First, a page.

In the second half of the 20th century, many Southerners, anxious to leave the haunting legacies of slavery, poverty, segregation, and cultural isolation behind, began to speak of the evolution of a New South. The region has, indeed, undergone many changes over the past several decades. In the 1960s, the region began to develop a more diverse economy. Low wages and taxes made it an inviting place for businesses.
The region’s warm climate attracted Sunbelt migrants. Some of the most important changes resulted from the Civil Rights movement, which led to an improved social climate. In the 1980s, for the first time since Emancipation, more African-Americans were moving to the South than were leaving it. Compared to the Northeast and Midwest, it is still a region of relatively few large metropolitan areas, although Charlotte, Raleigh-Durham, Nashville and, in particular, Atlanta, have experienced explosive growth in recent years.
The Interior West
The Interior West includes Arizona, Colorado, Idaho, Montana, Nevada, New Mexico, Utah, and Wyoming. Outside of Alaska, it is the most sparsely populated area of the United States. Despite its enormous size, this region contains just 7% of the U.S. population. Wyoming, which sprawls across 98,000 square miles, contains just 580,000 people. By comparison, suburban Chicago’s DuPage County, which covers just 336 square miles, contains 923,000 people. Because of its relative emptiness, much of the land in the Interior West is still owned by the federal government, and the region contains numerous military bases, national parks, and national forests.
From the 1840s to the 1940s, the Interior West’s economy was based almost exclusively on primary sector activities, such as ranching, mining, and forestry, and there were few substantial cities. Beginning in the 1940s, the population of the region began to grow, and the economy expanded. The region has a large military presence, and as the military expanded exponentially during World War II and the Cold War, the economy of the Interior West expanded with it. Tourism also boomed in the second half of the 20th century, with scores of tourists attracted to the region’s national parks and ski resorts, and to the desert playgrounds of Reno and Las Vegas, Nevada.
The Interior West’s population has been growing steadily since the 1960s as the result of Sunbelt migration. It is still a relatively empty region, but some of the country’s fastest-growing metropolitan areas are found there, including Phoenix, Denver, Salt Lake City, and Las Vegas.
Texas and Oklahoma
Texas and Oklahoma collectively account for about 9% of the country’s population, with the lion’s share of those people in Texas, which is the second most populous state. Both of these states were settled by non-Native Americans relatively late. Texas was originally part of Mexico, and its distance from Mexico’s population and economic cores limited economic opportunity there. Throughout much of the 1800s, Oklahoma was reserved for Native Americans.
In the 1820s, a newly independent Mexico opened Texas to settlement from the United States. In 1836, Texas achieved independence from Mexico. It would join the U.S. in 1845. Oklahoma was opened to white settlement in 1889, and became a state in 1907.
Through the first half of the 20th century, the economies of both states were based primarily on raw materials, particularly agriculture and the oil and gas industries, and their cities were relatively small. Beginning in the 1960s, Texas began to boom. The Dallas and Houston metro areas now rank among the United States’ ten largest. San Antonio and Austin are smaller, but their populations have also expanded rapidly. Texas’s economic boom resulted from a dramatic increase in trade with Mexico, a growing energy industry, the rapid expansion of high-tech industries, and Sunbelt migration. Oklahoma’s growth has been more modest. Its largest metropolitan area is Oklahoma City, which ranks 41st nationally.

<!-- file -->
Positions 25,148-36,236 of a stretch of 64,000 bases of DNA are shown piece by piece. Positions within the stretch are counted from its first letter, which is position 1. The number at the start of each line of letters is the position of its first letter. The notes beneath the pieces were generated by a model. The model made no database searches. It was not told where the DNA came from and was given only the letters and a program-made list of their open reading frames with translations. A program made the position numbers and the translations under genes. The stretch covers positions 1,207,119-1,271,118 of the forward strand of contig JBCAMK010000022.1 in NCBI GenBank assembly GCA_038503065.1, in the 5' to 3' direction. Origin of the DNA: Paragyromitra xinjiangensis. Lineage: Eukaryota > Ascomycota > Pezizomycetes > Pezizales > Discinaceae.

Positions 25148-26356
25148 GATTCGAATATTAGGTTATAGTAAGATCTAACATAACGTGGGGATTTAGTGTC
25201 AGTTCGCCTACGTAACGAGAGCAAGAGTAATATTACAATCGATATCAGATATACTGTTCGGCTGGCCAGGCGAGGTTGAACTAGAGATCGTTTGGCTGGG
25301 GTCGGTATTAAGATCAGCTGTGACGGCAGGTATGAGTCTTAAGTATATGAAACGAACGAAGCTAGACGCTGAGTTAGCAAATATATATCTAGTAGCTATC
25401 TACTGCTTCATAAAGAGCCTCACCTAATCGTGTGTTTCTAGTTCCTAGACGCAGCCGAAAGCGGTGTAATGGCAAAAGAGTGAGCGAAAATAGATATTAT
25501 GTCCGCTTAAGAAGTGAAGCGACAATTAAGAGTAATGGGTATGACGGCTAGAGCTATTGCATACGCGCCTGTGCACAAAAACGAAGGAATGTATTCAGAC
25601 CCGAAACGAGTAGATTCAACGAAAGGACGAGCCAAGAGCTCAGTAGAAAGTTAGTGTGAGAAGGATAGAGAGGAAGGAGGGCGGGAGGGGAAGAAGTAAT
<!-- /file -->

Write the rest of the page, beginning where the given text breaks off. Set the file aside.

The West Coast
California, Oregon (seen in the icon to the left), and Washington make up the West Coast states, which contain 15% of the country’s population. White settlement in Oregon and Washington, an area often referred to as the “Pacific Northwest,” began relatively early, in the 1840s with the Oregon Rush. Farmers from the east were attracted to the region’s climate, which features mild winters and plentiful rainfall. Eventually, the timber industry came to dominate the rural economy of the Pacific Northwest.
California began to grow rapidly at about the same time. In 1848, control of California was transferred from Mexico to the United States, just as gold was discovered in the foothills of the Sierra Nevada. The following year, thousands of ‘49ers—Americans hoping to make their fortune in the gold rush—poured into California. Some made the trek overland, but most arrived by sea, and San Francisco’s Golden Gate became the major point of entry.
California’s economy subsequently focused on agriculture in the Central Valley. Farming there was initially limited by physical geography. As snow in the Sierras melted each spring, vast sections of the valley would flood. Then, in the summer, when the flood waters receded, there would be no rain for weeks at a time. Beginning in the 1900s, massive private, local, state, and federal water projects transformed the landscape. Dams were built to trap spring snowmelt, and the water was doled out via thousands of miles of canals during the dry summers. Agriculture rapidly expanded throughout the valley and, by the 1930s, California was the country’s leading agricultural producer.
The West Coast is now home to numerous large cities, including the huge metropolitan areas of Los Angeles, San Francisco, and Seattle, and the mid-sized metros of Sacramento, Portland, and San Diego. As discussed in Chapter 32, the region’s three largest cities benefited from the arrival of railroads which linked the Pacific to the eastern United States.